KHARTOUM/JUBA, Sudan (Reuters) - Southern Sudanese stacked 30 years’ of possessions on to a truck, preparing to quit Khartoum in the north and head home to make sure their vote counts in a looming independence referendum.
Hundreds of thousands of south Sudanese have flooded to the north over the past decades, escaping poverty and conflict in the hope of finding a better life in the ramshackle refugee camps around Khartoum.
Now many are making plans to go back — 740 miles (1,200 km) by airplane from Khartoum to the southern capital Juba, much further by road and river Nile — to take part in the referendum, scheduled for January 9, on whether the south should declare independence or stay part of Sudan.
Southerners living in the north and eight other countries outside Sudan have the right to vote where they are — registration centres have been set up across the capital.
But many fear reprisals if, as is widely expected, southerners choose independence, and are suspicious their votes will be miscounted by northern authorities keen to keep hold of the oil-producing south.
“I am going back because I want to vote in the south,” said one student, speaking under his breath as he helped load the metal beds and plastic chairs, accumulated by his neighbours during their northern exile and now destined for villages around the town of Bentiu in south Sudan’s Unity state.
He was keeping quiet for a reason. Seconds later an official walked over to the party carrying a folder marked with the name of north Sudan’s National Congress Party (NCP). The student raised his voice and changed his tune. “No, this is nothing to do with the referendum. We are not interested in politics. This is just a normal return.”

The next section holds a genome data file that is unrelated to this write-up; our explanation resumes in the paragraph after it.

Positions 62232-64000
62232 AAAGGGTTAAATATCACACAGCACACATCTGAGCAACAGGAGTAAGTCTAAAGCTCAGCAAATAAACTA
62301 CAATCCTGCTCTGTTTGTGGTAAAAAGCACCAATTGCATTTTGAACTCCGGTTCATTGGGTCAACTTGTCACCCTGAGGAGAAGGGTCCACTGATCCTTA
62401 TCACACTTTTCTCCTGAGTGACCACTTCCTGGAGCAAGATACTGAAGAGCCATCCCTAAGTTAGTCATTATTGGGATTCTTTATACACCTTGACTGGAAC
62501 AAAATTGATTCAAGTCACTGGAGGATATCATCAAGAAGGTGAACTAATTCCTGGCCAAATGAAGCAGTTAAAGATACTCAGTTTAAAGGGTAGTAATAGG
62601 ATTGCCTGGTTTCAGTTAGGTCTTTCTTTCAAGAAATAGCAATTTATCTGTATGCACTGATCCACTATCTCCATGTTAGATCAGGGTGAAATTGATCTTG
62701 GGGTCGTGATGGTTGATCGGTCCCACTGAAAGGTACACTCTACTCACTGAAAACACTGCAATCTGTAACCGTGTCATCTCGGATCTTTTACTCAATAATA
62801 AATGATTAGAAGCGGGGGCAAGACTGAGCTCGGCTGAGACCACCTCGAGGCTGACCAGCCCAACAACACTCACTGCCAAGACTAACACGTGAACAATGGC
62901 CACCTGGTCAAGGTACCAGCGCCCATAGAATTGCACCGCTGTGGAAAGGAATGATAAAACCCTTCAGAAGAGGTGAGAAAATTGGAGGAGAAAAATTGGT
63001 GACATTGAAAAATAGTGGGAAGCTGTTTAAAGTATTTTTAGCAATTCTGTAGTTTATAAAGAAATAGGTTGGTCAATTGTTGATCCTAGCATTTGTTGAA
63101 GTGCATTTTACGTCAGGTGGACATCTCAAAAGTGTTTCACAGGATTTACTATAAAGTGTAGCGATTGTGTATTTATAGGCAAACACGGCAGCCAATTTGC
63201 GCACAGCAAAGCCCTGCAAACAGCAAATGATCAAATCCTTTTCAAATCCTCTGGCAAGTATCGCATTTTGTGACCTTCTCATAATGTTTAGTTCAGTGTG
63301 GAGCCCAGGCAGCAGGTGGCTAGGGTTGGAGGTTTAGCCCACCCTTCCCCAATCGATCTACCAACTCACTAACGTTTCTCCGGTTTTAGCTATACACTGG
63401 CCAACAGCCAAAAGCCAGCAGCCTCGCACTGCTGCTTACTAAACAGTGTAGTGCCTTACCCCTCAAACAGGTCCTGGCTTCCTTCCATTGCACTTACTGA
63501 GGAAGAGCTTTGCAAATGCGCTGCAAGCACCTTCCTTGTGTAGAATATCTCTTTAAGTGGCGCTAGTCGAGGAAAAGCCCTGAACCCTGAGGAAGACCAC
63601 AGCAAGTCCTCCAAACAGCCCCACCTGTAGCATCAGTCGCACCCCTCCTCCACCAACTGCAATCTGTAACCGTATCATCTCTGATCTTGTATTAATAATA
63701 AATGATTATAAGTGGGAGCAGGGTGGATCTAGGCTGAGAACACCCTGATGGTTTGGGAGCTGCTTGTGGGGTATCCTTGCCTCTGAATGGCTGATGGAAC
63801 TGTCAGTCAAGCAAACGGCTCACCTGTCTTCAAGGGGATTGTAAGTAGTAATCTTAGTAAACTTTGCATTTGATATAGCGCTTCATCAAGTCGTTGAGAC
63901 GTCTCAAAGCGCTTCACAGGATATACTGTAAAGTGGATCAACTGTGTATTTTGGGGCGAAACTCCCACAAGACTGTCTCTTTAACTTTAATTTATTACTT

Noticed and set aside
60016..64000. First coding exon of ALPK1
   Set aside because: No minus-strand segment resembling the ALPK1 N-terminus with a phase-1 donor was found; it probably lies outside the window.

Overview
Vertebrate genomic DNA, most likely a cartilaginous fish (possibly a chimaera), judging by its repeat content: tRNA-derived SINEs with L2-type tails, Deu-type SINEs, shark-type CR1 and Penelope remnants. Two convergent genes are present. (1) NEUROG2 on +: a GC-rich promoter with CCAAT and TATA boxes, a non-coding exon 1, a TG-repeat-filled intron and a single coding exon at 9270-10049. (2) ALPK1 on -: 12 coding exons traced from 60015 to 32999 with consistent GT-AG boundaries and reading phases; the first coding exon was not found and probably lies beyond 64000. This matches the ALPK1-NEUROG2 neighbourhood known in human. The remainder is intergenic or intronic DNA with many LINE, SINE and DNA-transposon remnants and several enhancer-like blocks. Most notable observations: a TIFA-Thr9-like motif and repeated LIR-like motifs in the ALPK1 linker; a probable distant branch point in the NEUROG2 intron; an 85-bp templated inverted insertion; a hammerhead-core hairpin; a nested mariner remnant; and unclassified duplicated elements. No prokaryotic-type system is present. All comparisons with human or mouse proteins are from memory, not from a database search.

Away from the lorry, deep in Khartoum’s Mandela refugee camp, elderly chief Thon Duode Chol was less cautious. “There is a referendum coming and people are returning ... If no one can organise transport, we will go back by foot.”
“People are scared. They have heard rumours they will not get medical treatment after the referendum,” said southern elder Chol Makwej. “If I vote here, maybe they will change my vote to a vote for unity.”
Many of the fears are fuelled by the distrust of northerners left after the long civil war. More recent statements from northern ministers that southerners would lose their northern citizenship rights after an independence vote — and could even be denied needles in state hospitals — have also not helped.
On top of that, the south’s dominant Sudan People’s Liberation Movement has been giving increasingly clear signals it would rather most southerners voted in the south.
It is difficult to get a clear idea of how many southerners are setting off on their exodus. The U.N. refugee agency (UNHCR) said it had no figures as no official internationally backed repatriations were taking place.
Other observers have been keeping a more informal watch on border crossings and arrival points.
A total of 7,829 people had returned to Bentiu by November 9 as part of repatriation push organised by Unity state and there were reports governors from other southern states were also making plans to visit Khartoum in the near future to plan the return of their own former citizens, according to a U.N. paper.
One indicator of at least southerners’ reluctance to vote in the north came on Monday, the first day of voter registration for the referendum.
Thousands spent the day queuing at more than 2,623 registration centres across the south, Aleu Garang Aleu, spokesman for the vote’s organising commission, told Reuters. In contrast, many registration centres set up in Khartoum had only recorded a handful of names when Reuters visited them.
“The turnout in the north was very low because of fears people have. They do not want to be identified,” Aleu said. “There (is) a lot of intimidation because it is not in the interest of the government of Khartoum to see people of southern Sudan advocating for their right to have independence.”
In recent weeks, northern officials have made more conciliatory speeches. On Sunday, northern and southern leaders signed a “framework agreement” promising to let people choose their nationality following an independence vote.
Less than two months to go before the referendum, the southern fears have remained.
“What is this referendum,” asked the intercessor at prayers at a Sunday evening service at Khartoum’s All Saints Anglican Cathedral. “It is just a word but it has become like a mountain. People are scared. They are leaving for the south. They are going to other countries.” The mostly southern congregation murmured its Amen and prayed for peace.